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If you could write a eulogy for "TNA"...


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So, for this week's podcast, we will be doing our Death of "TNA" show, talking about the fifteen years provided under the banner of Total Nonstop Action.


For this monumental occasion, we would like you to write your personal eulogy for the TNA brand name - thoughts on their proudest moments, perhaps? Maybe a personal experience, or just your general opinion on the trials and tribulations of the company and where it stands in the history of wrestling. Either way, we're looking for a sense of closure as the Jarrett-led GFW begins anew, so what are your final, definitive thoughts on the 15 years of TNA?


As always, the best contributions will be read on the show and you'll be credited accordingly!


EDIT - The show discussing the Death of "TNA", featuring many of your contributions, is now available at the following link: https://squaredcirclegazette.podbean.com/mf/download/ritta6/SCG_Radio_122_-_The_Death_of_TNA.mp3

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That TNA under Scott D'Amore from the spring of 2005 up to the Summer of 2006 (it got rougher after Slammiversary that year, although still good) was a super easy promotion to watch, with a fun TV, angles that made sense most of the time, very few really bad stuff and a lot of excellent to great matches thanks to AJ / Daniels / Joe being featured heavily in position to have strong matches. I put that against any territory from the 80's and it wins easily. So, for that year and a few months alone, TNA was worth it.


Then of course, never such potential has been ruined so quickly. But again, the name is Russo, and he's the idiot of all idiots.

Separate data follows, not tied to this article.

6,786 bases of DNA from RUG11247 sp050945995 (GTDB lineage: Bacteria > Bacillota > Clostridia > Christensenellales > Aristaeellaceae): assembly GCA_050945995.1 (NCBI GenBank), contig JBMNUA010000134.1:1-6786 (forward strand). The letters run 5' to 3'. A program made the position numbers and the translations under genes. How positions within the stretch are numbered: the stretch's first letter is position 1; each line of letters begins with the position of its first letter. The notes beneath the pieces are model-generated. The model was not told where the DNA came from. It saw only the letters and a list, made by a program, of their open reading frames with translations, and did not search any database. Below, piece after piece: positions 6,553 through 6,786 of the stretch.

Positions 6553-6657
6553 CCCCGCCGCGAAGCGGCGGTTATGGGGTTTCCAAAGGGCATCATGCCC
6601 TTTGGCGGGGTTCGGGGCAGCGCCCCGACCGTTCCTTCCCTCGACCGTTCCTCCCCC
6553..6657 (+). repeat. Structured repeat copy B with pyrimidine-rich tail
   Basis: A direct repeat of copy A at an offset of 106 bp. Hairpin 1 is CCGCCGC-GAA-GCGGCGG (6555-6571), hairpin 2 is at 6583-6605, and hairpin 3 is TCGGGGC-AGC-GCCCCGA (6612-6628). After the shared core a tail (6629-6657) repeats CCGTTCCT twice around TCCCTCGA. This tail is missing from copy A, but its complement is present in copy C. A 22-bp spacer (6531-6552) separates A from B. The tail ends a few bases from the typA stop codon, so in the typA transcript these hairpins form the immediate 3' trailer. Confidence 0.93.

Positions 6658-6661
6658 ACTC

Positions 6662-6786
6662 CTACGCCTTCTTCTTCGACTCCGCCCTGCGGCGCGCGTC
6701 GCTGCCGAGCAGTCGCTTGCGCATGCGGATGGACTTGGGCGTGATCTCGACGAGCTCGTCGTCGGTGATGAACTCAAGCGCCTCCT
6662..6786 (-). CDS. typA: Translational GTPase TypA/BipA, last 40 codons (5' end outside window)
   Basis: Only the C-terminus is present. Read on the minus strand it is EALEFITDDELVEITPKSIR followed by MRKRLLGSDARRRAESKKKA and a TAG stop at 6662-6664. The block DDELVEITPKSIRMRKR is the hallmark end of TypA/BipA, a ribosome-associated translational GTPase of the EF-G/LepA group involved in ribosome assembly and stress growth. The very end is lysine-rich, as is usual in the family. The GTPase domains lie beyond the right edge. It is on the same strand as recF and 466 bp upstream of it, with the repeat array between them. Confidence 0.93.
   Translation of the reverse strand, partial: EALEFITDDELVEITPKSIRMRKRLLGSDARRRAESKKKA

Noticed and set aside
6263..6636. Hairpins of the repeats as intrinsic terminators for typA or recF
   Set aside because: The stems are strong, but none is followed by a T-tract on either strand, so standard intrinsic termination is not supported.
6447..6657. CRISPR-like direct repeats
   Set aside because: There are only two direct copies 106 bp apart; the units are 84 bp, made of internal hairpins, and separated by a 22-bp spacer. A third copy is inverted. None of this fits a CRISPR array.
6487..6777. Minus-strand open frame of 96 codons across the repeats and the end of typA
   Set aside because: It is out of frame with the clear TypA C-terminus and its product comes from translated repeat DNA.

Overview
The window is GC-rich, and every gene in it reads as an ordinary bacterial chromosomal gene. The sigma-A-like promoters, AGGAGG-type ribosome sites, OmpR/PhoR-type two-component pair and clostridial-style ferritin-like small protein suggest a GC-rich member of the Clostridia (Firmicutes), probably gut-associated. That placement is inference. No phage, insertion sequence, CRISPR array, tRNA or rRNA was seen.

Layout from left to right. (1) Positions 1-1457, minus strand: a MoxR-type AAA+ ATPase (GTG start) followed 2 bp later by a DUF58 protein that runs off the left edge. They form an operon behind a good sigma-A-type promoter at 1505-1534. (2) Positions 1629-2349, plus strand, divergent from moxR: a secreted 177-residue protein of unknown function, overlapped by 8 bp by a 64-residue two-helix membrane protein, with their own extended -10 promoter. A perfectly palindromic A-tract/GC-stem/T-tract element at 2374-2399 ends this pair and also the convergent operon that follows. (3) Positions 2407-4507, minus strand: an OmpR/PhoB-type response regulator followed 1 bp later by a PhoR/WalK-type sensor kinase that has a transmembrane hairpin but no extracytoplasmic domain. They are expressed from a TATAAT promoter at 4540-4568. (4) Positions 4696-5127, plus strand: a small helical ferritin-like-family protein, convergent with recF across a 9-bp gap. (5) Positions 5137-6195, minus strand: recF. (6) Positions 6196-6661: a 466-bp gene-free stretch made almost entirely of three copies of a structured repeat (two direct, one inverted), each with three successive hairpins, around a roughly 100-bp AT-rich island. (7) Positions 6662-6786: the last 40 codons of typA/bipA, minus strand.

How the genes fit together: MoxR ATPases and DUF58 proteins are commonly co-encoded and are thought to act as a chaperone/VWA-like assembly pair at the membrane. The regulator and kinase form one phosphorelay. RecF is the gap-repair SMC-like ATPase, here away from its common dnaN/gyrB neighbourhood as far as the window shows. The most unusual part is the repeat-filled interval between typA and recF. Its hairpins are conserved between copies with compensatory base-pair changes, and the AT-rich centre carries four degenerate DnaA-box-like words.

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TNA was proof that we crossed into an alternate timeline sometime in the early 21st century. Its existence was consistently meta in how unabashedly foolish the business decisions made were, how unfocused the booking was from day one, and the terrible treatment of its own key talents in favor of WWE cast-off's who were barely worth Vince's money anyway.


It was a slapstick wrestling-based sitcom that shot itself into a worked shoot.


Instead of learning from WCW's mistakes, TNA tripled down on the bet, using a deck of Spongebob Uno at the Texas Hold 'Em table. All because one failed writer who had one lucky break decided to have a laugh.


There was no reason a company with such powerful financial backing should have had its champions requiring secondary employment. There was no reason to rely on outdated story beats when fans were openly clamoring - CHANTING - for something else.


TNA killed itself. It needed to die.


Good fucking riddance.

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Just wanted to thank everybody for the contributions - the show looking at the Death of "TNA" is now available at the following link:

Join us as we discuss all things Total Nonstop Action for it's fifteen years of existence. Talking about great talent, horrible angles, worst WWE-retread hirings, terrible gimmick matches, glory eras, missed opportunities, moments where TNA had momentum then tripped up and more. In addition, we take your "eulogies", ranging from delightful poems to thoughtful analysis, to one-liners to appear on the tombstone, a barrage of tremendous takes from the loyal listeners. A really fun show this week, check it out and let us know what you think!
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